By David Ferguson
Some Arkansas legislators are upset with Governor Asa Hutchinson’s COVID-19 emergency rules and are upset with being left out of the decision-making process.
Legislators have been saying in frustration: “We are powerless to stop the Governor.” But these legislators have been misinformed.
The legislature is not powerless. The legislature can end the Governor’s emergency power by terminating his declaration of an emergency. And, if they wish, they can use this power as a way to bring the Governor to the table or force the calling of a special session.
The legislature has the power. It is just a question of whether it is politically expedient to use it. The legislature’s authority is found in Arkansas Code § 12-75-107 (c).
(1) The General Assembly by concurrent resolution may terminate a state of disaster emergency at any time.
(2) Thereupon, the Governor shall issue an executive order or proclamation ending the state of disaster emergency.
The legislature does not need the Governor’s approval to meet for the purpose of passing the resolution and it only takes a majority vote to pass it. Yes, the Governor could veto the resolution, but the legislature can override the veto by a majority vote. Overriding a veto is not a hurdle considering a majority is the same number required to pass the resolution in the first place.
Although the legislature has the power, I would be surprised if many legislators would be willing to just terminate the emergency immediately and go without any rules. But the legislature can use its power as leverage to get the governor to call a special session where they can make changes in the Emergency Services Act.
It is a game of chicken, but it can be played where the legislature has the advantage.
To obtain the advantage, the legislature would need to put the Governor in the position of being the one to let the emergency declaration die if he refuses to make concessions.
To do this the concurrent resolution would need to include the following three elements.
(1) A statement of grievances and deficiencies in the current emergency services law,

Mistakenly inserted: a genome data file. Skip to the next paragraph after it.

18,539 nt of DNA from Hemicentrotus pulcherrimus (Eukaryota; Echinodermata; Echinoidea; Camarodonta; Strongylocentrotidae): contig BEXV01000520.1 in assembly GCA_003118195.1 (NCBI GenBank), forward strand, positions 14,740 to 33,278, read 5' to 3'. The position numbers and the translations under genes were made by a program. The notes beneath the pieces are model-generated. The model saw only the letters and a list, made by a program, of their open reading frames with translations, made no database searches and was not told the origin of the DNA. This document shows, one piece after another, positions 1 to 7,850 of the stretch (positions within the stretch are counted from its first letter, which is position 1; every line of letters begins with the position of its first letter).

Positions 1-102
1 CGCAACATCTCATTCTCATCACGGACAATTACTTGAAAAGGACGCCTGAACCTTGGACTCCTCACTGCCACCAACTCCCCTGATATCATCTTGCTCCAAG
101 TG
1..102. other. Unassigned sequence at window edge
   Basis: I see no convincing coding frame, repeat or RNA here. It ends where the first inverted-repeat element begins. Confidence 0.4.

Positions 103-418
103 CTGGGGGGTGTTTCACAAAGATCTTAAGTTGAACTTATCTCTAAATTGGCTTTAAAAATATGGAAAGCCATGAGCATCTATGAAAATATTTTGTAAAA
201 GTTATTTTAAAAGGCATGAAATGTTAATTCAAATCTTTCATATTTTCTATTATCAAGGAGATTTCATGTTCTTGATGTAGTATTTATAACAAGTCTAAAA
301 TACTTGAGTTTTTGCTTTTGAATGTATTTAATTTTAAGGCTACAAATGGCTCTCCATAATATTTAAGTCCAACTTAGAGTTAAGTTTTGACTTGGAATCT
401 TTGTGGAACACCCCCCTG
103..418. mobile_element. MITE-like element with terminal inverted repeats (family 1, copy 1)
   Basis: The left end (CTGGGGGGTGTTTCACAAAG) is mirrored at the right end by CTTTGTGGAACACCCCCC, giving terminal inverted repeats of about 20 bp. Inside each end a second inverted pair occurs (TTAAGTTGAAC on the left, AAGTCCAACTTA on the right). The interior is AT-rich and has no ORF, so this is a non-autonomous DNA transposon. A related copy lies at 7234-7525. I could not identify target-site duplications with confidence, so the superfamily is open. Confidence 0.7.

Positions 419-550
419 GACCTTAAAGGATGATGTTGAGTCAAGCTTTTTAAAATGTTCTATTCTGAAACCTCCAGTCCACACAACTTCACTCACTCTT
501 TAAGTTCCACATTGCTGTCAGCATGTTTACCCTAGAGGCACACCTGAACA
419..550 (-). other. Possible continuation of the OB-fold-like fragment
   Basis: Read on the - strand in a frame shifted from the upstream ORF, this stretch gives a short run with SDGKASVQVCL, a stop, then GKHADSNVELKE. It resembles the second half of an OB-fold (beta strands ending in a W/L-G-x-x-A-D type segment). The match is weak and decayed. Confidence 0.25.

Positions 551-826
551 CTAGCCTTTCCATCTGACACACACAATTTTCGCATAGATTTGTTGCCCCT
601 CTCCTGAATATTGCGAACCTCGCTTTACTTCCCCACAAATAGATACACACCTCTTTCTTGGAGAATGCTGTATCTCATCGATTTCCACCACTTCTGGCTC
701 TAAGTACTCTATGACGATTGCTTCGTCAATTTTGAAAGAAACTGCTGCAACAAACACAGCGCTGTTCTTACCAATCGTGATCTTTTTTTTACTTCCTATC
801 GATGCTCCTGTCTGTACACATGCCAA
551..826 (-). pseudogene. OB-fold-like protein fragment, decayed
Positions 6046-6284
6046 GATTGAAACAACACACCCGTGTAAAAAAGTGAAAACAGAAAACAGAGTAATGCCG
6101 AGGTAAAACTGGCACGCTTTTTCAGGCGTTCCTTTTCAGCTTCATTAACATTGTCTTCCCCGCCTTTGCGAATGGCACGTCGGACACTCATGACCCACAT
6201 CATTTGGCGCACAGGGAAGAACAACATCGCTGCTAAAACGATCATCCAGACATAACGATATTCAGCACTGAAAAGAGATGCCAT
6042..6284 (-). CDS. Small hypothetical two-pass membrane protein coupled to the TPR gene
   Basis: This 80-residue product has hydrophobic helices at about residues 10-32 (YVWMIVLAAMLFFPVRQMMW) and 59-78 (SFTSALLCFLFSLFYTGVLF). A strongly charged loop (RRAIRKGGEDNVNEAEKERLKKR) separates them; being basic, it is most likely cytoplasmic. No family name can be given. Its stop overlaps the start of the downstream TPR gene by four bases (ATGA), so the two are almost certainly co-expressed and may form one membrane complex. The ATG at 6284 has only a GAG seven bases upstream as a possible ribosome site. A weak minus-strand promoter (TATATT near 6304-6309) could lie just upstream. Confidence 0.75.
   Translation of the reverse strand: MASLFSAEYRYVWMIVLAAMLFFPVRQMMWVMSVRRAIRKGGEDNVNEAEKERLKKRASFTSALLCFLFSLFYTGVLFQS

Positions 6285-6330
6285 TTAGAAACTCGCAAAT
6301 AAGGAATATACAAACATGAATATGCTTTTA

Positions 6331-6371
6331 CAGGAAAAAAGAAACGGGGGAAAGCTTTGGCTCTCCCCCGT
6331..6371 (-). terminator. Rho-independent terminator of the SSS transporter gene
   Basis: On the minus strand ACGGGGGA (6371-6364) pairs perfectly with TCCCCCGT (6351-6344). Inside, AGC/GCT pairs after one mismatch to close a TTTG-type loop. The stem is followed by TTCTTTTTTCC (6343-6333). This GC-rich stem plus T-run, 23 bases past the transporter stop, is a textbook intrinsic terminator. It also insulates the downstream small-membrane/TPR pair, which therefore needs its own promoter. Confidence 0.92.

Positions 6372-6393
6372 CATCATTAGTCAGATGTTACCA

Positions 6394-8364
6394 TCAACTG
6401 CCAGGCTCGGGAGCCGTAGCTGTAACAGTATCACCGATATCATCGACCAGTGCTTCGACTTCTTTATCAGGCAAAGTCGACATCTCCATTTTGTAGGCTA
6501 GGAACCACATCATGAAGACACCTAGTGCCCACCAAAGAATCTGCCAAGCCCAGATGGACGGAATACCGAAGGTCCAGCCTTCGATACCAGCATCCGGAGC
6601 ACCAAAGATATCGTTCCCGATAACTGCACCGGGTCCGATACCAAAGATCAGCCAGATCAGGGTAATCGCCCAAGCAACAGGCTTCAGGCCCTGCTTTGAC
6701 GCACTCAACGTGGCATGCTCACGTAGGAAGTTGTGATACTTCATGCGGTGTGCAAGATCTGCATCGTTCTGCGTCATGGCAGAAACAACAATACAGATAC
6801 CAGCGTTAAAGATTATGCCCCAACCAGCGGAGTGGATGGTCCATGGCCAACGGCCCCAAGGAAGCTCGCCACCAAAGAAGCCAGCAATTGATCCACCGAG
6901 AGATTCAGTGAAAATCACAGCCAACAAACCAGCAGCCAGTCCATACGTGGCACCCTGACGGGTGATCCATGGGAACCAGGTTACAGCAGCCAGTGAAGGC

(2) A statement that a special session is necessary to revise those emergency powers, and
(3) Provision for a delay in the termination to allow time for a special session to occur first, but short enough to keep the governor from dragging his feet.
The resolution might say something like:
“The emergency declaration is terminated effective ten (10) days after the passage of this resolution unless the General Assembly has been brought into special session by that date for the purpose of allowing the General Assembly to amend any and all provisions of the Arkansas Emergency Services Act. If the General Assembly is in special session on that date then the emergency declaration is terminated three (3) days after the end of the special session and a new declaration is necessary.”
Yes, the governor could ignore the resolution and just pass a new emergency declaration, forcing the legislature to pass yet another concurrent resolution. The game could go on and on like that but it would be a really bad move for the Governor to alienate a majority of the legislature since the Governor still needs their support in the 2021 regular session of the legislature.
If you have made your way through this long explanation, you may be thinking: “I hate the Governor’s COVID rules and my legislator will fix it.” Not so fast. Many legislators are loathe to buck a governor either because of their party loyalty or fear of reprisal.
The legislature has power, but the political question remains: Is this a fight the legislature wants to fight in order to have a role in this emergency?
A personal note: In writing this article I am not advocating for or against any course of action. The article came about because it still bugs me when I hear someone say the legislature cannot do something when I know they have the power. Informing legislators about their powers and about their options is an old habit of mine that is hard to break. I worked for the legislature for over thirty years.
Although I always found something I liked about the governors I worked with, as a legislative employee I always enjoyed helping legislators who were butting heads with those governors. Even in retirement, I am a fan of the Arkansas legislative branch and probably always will be (even though they pass too many left-leaning policies for my taste).